July 24th, 1975 The New York Mets played the powerhouse Cincinnati Reds at Shea Stadium. It was an ordinary midseason game between two National League rivals. The rivalry took off in the 1973 National League Playoffs, when the Mets defeated the heavily favored Reds in five games. The series was marred by a game-three fight between Reds All-Star outfielder Pete Rose and diminutive Mets shortstop Buddy Harrelson. Fans threw whisky bottles and other objects at Rose when he went out to left field during the next half inning. Umpires threatened to forfeit the game in the Reds’ favor if the fans didn’t stop. Manager Yogi Berra, along with stars Rusty Staub, Tom Seaver, and Willie Mays pleaded with the fans to cease throwing the objects at Rose. Ultimately the fans stopped and play resumed with the Mets winning the game, 9-2. However the fans ire towards Rose would remain for many years to come. This midsummers night game would be no exception.
Among the 41,00 plus in attendance that evening was a seven year old baseball fan from Northern New Jersey, going to his first ever baseball game with his dad and his coworkers. I had looked forward to this game for months since dad bought two tickets in early April. Baseball cards and issues of Baseball Digest were spread out on my bed all that summer in anticipation. We met up with dad’s friends, all of whom knew how much of a Mets and baseball fan I was, happily snapping pictures of me in my Mets t-shirt (Felix Millan, which I wore until it disintegrated) and Mets cap. We boarded an old school bus and were on our way to Shea!
It was a warm early evening as the school bus pulled into the Shea Stadium parking lot. I couldn’t keep my eyes off the huge stadium upper deck, it seemed like it went on forever. We filed out of the bus, given our tickets and sandwiches. I held Dad’s hand as we approached Gate A and Nirvana. As we were entering the gate an older gentleman asked me if this was my first game. I stammered something which I think was yes. He chuckled and pulled my cap over my eyes. We were finally here.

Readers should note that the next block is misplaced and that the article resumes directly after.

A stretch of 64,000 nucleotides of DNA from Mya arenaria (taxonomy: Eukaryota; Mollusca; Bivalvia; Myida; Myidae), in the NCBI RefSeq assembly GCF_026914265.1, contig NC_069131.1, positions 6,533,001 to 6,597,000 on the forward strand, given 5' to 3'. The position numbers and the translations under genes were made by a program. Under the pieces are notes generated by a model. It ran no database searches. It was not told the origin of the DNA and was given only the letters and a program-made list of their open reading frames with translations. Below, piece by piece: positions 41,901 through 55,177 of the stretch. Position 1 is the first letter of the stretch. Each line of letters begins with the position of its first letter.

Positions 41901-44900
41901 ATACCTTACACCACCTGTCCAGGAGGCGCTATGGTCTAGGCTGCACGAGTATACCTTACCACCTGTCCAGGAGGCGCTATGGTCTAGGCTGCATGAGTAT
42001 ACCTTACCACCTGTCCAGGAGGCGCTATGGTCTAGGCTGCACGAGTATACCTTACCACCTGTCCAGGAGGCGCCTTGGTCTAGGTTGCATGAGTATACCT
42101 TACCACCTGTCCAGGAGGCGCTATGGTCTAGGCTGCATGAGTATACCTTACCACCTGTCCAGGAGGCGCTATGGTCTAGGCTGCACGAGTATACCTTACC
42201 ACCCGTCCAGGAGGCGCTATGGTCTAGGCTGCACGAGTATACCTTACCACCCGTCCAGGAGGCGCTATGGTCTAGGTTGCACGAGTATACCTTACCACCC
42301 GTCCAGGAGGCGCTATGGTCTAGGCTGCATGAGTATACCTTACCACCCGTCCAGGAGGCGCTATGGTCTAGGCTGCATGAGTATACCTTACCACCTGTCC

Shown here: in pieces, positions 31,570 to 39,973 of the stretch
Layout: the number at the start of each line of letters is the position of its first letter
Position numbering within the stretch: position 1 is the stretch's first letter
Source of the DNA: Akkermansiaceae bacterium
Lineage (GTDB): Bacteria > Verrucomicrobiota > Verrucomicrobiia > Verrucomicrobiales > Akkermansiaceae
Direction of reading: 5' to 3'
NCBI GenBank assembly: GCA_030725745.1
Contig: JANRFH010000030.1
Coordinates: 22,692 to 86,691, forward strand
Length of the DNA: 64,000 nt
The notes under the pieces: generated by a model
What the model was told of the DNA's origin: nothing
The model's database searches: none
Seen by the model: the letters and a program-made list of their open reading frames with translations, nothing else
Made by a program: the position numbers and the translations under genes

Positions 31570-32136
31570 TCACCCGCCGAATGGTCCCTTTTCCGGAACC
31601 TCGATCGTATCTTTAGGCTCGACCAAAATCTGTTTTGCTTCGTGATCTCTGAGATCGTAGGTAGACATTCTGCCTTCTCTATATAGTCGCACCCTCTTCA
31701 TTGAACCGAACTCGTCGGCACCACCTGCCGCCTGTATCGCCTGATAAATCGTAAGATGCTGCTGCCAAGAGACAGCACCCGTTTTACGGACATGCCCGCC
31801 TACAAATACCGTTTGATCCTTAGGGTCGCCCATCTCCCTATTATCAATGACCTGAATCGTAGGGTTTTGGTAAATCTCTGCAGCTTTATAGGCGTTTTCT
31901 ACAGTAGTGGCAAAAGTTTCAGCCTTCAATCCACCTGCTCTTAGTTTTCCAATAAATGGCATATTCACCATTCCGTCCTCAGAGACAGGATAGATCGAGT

There are moments in our lives which we remember forever: meeting first loves, marriage, birth of children, and of course first baseball games. If time travel was possible the first place I’d go back to would be my first game. The moment stepping through the tunnel and seeing the field, I was in love. The grass was so green. The lights of the scoreboard lit up the night’s sky. It was overwhelming. Dad took out his instamatic camera and took a picture of my face as I saw Shea for the first time live. He took my hand as we headed for our seats in the mezzanine.
The details of the game are blurry but I do remember vividly Tom Seaver getting his 2,000th strikeout, Millan getting three hits, Rose getting booed loudly, and a foul ball whizzing past my ear hit by Reds first baseman Dan Driessen. Seeing a major league game for the first time was beyond my expectations. I tried to take in all the sights, sounds and smells of the ballpark. The beer vender with the booming voice. The cotton candy guy with the long hair. The young lady who walked around selling programs and yearbooks. She caught my attention. I’d always wanted one of those. Dad flagged her down and bought me my first yearbook, telling her it was my first game. She smiled as she handed it to me. I leafed through it during the half innings, scouring the pictures and statistics. Still have it.
Unfortunately my Mets lost the game 2-1. However it didn’t dampen my excitement of going to my first game. As our group headed for the exits, dad told me I could pick out anything I wanted at the souvenir stand. What could a seven year old need? A stuffed Mr. Met, no. A Mets pennant, no. A Mets pencil and pen set? no. ( Ironically all part of my Mets collection now). Finally I picked a Mr. Met plastic drinking cup, which is still the cornerstone of my Mets amalgamation.
Whenever I add something to my Mets collection I always think about the Mr. Met cup dad bought me. It’s not the most valuable, but it contains memories I’ll remember forever. Dad passed away in 2014. He not only took me to my first Mets game, he also cemented my love of baseball. For that I’ll always be grateful. Thank you dad. I love and miss you.